It would be nice if we were able to clean as often as we wanted–or rather, if we had as much time to clean as completely as we wanted–but if your life is anything like ours, it’s busy. Sometimes it’s too busy to do any cleaning at all, which is when robotic vacuums and mops come in handy. But at other times, when we can stand to do a bit more, it’s a question of how much portability we have to sacrifice to get the power we need.
Dyson gets this. They get it so well they’ll sell you full-sized uprights like the Ball Animal 2, handhelds like the V7 Car+Boat, and a pleasant blend of both in stick vacuum form, offering a mix of power and portability that helps you get things done without being tethered to power cords. Dyson calls their stick vacuums “Cord-Free.”The best out there’s the V8 Absolute, which we’ve reviewed and been thoroughly impressed by.
Today we’ll take a look at the previous generation Absolute, the Dyson V6 Absolute Cord-Free Vacuum, and compare it directly to the reigning cordless champion, the V8 Absolute, to see which offers more for the money. To share our thoughts in ten seconds, we’d suggest buying the V8 for upgrades in suction, filtration, and battery life and sticking to the V6 to save a bit of weight. We fully review it below, and you can buy the V6 Absolute here.
Pros, Cons, and Key Features of the Dyson V6 Absolute Cord-Free Vacuum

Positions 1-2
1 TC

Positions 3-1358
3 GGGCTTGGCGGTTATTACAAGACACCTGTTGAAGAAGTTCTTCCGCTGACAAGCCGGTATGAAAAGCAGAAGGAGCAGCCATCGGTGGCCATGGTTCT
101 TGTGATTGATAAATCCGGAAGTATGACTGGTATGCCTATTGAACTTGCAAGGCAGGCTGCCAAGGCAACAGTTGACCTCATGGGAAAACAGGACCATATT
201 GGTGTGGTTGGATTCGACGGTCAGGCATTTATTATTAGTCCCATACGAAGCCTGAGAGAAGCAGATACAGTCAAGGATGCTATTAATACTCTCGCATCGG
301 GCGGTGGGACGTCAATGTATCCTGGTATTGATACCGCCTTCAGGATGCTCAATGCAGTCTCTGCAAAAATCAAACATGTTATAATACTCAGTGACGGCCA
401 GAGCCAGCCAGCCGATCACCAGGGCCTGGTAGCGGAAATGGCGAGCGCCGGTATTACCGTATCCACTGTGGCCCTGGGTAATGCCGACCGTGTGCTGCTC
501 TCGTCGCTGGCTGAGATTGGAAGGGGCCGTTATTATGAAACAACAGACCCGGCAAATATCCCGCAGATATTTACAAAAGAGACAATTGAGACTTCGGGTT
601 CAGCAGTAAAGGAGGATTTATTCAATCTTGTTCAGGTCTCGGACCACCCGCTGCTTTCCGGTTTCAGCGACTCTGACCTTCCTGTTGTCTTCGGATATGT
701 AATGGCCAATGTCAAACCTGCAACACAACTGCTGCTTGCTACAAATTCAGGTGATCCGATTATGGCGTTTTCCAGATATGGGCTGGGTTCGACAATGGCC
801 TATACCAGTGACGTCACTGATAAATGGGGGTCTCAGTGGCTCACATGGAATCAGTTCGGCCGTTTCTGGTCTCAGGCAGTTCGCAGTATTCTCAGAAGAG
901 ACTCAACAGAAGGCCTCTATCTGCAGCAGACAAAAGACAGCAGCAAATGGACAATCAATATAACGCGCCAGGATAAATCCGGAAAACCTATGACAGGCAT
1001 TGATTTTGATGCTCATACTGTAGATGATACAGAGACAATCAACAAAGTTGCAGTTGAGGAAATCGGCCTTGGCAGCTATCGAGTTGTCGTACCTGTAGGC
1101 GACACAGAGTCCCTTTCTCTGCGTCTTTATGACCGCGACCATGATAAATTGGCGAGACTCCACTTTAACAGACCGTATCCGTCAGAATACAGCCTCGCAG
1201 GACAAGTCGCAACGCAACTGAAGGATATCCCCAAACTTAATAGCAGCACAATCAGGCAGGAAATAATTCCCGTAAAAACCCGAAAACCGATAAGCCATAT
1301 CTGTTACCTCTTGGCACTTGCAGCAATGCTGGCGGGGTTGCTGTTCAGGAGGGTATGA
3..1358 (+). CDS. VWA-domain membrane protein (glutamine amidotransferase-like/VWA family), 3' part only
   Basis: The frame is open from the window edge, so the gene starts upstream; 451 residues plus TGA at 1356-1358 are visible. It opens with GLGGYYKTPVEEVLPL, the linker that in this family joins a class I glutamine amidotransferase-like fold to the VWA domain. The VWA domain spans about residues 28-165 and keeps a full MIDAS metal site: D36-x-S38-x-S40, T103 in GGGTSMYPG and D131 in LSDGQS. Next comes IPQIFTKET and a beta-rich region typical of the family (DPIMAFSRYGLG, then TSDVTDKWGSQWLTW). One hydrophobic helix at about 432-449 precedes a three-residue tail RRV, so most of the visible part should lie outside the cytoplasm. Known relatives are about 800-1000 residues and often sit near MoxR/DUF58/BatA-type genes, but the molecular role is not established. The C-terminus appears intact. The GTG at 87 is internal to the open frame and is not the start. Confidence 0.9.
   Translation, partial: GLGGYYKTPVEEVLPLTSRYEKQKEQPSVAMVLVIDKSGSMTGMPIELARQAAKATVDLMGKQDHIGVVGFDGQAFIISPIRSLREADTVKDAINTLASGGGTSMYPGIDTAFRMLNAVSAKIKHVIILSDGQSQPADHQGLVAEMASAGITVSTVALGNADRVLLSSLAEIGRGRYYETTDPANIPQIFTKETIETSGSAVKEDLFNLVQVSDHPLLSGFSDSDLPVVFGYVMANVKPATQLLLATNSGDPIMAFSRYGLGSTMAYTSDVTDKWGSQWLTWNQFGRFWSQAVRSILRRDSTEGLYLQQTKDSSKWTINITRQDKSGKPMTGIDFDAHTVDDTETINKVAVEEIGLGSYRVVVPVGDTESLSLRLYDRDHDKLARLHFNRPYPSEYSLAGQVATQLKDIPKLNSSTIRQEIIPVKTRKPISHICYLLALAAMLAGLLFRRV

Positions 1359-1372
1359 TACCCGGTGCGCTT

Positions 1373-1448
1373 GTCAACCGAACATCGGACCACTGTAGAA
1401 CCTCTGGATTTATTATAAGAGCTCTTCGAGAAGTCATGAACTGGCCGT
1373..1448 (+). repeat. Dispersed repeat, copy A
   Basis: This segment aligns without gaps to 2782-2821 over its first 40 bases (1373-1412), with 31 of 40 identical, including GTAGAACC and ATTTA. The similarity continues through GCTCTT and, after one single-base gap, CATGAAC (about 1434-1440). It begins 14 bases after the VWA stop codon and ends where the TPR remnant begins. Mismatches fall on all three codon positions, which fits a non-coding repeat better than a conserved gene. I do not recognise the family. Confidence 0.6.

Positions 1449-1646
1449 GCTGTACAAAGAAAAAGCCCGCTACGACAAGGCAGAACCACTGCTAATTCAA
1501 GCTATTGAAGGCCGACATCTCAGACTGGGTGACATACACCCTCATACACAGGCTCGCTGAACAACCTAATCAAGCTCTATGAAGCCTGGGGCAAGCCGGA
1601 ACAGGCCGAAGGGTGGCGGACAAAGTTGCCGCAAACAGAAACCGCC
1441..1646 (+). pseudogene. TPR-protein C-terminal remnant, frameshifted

The Dyson V6 Absolute is an older flagship in the Dyson high-end portable vacuum line. Dyson typically refers to their luxury portables as “cord-free” or “cordless” while calling their low-end line “handheld.” In the cordless series, you get an extension hose to allow them to be used as stick vacuums; you also get improved battery life relative to the handheld series. The current cordless flagship is the V8 Absolute; the only other V8 model is the V8 Animal, which is essentially the Absolute with fewer accessories. You can also buy the V7 Motorhead, V6 Animal (which, once again, is the Absolute with fewer accessories), the V6 Fluffy, V6 Fluffy Pro, V6 Motorhead, and V6 Cord-Free; they mainly differ by accessories, suction, color, and battery life.
Key features in the V6 Absolute include a 20 minute battery runtime (12 minutes using the direct driver cleaner head, 6 minutes on max power mode) and six cleaning tools: a direct-drive cleaner head, a soft roller cleaner head, a mini motorized tool, a mini soft dusting brush, a combination tool, and a crevice tool. You’ll also get a docking and charging station to mount on your wall, Dyson’s 2 year parts and labor warranty, and an instruction manual. The V6 weighs 5.1 pounds on our scale, has 100 airwatts of suction, holds .11 gallons of dirt in its dust bin, and needs 3.5 hours to recharge its Lithium-ion battery.
What’s the difference between the Dyson V6 Absolute and the V8 Absolute?
As we noted when comparing the V6 Animal to the V8 Animal, when the models are the same but two generations apart, you’re going to see improvements. For us, the changes that make upgrades worth considering include boosts in battery life, suction, and filtration. Let’s take a closer look at each.